Up For Love Review

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It’s debatable as to whether using a character’s genetic disorder as a hook for a comedy film concept could be considered inappropriate. The Farrelly Brothers, Matt Stone and Trey Parker have more or less made a career out of it but it all comes down to context, of course. In Laurent Tirard’s Up For Love (a French remake of Argentian film, Corazon de Leon) there are several scenes where the height of its protagonist links to the butt of some frivolous pratfalls and Up For Love feels a little awkward as a result but, despite these dubious misfires, Tirard’s film (at times) tugs at the heart strings and rattles the rib-cage for more admirable, praiseworthy reasons.

The Marseille set story introduces us to Diane (Virginie Efira), an emotionally sapped lawyer, recently separated from her husband (Cedric Kahn), with whom she owns a legal practice. After leaving her mobile in a restaurant, Diane is contacted by the charismatic Alexandre (Jean Dujardin) who has found her phone and sweet-talks her into meeting him so he can return the device in person. Alexandre slyly suggests, via reciprocal flirting, that their rendezvous could take the form of a date, with which Diane agrees, but upon meeting Alexandre she discovers him to be only four foot seven. Recognising the goodness within him, Diane decides to see past his physical appearance. The pair click and start a relationship via a series of energising dates (sky-diving, a covert sea-food restaurant), but soon problems relating to Alexandre’s height cast a shadow over their feelings for each other.

Jean Dujardin (The Artist) portrays Alexandre with an enormous heart but has been digitally shrunk for the role. This could be viewed as inappropriate and makes one wonder how different Up For Love would have been had a genuine smaller personĀ been cast in the role. The film’s key strengths reside in its drama: dialogue between Alexandre and Diane affords a sincere and thought-provoking essence which counteracts the juvenile pratfalls. Diane’s tetchy relationship with her ex-boyfriend/partner (they are in the process of trying to reach an agreement regarding the company) makes for a welcome sub-plot while Alexandre’s love/hate relationship with his mountain dog recalls the classic spats of Clouseau and Kato and may trigger childlike laugh blasts.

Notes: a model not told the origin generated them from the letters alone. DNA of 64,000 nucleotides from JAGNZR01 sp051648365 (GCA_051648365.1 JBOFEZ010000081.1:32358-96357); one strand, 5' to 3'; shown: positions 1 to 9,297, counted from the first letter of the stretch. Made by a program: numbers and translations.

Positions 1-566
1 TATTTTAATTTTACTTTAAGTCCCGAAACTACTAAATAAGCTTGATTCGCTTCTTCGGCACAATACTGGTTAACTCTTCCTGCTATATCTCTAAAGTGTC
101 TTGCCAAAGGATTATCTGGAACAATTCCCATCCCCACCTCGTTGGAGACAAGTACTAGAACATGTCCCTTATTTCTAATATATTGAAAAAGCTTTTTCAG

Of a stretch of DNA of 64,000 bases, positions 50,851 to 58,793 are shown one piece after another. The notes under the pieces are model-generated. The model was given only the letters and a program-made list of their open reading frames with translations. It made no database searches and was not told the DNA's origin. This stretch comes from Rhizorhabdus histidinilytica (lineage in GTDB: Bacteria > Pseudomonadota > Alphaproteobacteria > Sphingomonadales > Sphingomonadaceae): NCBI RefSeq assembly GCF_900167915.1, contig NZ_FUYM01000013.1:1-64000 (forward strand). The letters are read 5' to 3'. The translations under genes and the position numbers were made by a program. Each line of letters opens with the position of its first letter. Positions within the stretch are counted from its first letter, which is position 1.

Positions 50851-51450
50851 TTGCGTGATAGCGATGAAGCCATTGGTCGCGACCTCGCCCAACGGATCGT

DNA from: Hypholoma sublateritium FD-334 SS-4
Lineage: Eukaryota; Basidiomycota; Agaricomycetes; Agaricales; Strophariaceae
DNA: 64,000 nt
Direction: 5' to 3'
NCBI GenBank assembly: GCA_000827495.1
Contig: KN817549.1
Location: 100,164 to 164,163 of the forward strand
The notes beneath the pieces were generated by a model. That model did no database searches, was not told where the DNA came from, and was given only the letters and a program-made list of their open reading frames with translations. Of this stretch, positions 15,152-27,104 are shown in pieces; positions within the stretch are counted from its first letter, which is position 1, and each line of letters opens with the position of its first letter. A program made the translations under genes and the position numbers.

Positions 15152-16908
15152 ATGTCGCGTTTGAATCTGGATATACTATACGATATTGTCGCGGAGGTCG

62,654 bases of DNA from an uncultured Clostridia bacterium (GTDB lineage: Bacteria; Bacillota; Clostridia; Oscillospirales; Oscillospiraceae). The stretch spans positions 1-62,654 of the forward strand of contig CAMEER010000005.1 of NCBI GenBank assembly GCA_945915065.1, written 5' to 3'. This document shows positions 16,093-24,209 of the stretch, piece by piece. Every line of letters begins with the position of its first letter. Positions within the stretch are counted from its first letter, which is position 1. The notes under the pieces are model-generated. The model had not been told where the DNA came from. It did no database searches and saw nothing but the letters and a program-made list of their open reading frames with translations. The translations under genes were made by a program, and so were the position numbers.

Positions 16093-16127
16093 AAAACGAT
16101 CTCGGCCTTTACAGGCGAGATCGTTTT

Up For Love is garlanded by well-fashioned characters, exceptional performances and addresses issues relating to Alexandre’s height one would imagine being sidelined for soppiness in a more sterilised studio feature or ironically mocked by the likes of Johnny Knoxville, John Waters and Ricky Gervais. Tirard’s film is not a conventional sugar-coated rom-com despite its sick wrangling chart pop soundtrack. Cheap tunes interjected to govern our emotions, when the performances are perfectly capable are doing that, diminish the impact of the drama slightly but the film redeems itself with an ending that will make the most burliest of geezers blubber into their hairy tattooed fists.

Performances by Efira, Durardin and Kahn bejewel Up For Love with emotional heft, make it a zesty and enjoyable watch, frothing with enough sparkle and wit to entertain for the duration but ultimately it’s a touch too fluffy to do anything but float by.

REVIEW OVERVIEW
Up For Love
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Daniel Goodwin is a prevalent film writer for multiple websites including HeyUGuys, Scream Horror Magazine, Little White Lies, i-D and Dazed. After studying Film, Media and Cultural Studies at university and Creative Writing at the London School of Journalism, Daniel went on to work in TV production for Hat Trick Productions, So Television and The London Studios. He has also worked at the Home Office, in the private office of Hilary Benn MP and the Coroner's and Burials Department, as well as on the Movies on Pay TV market investigation for the Competition Commission.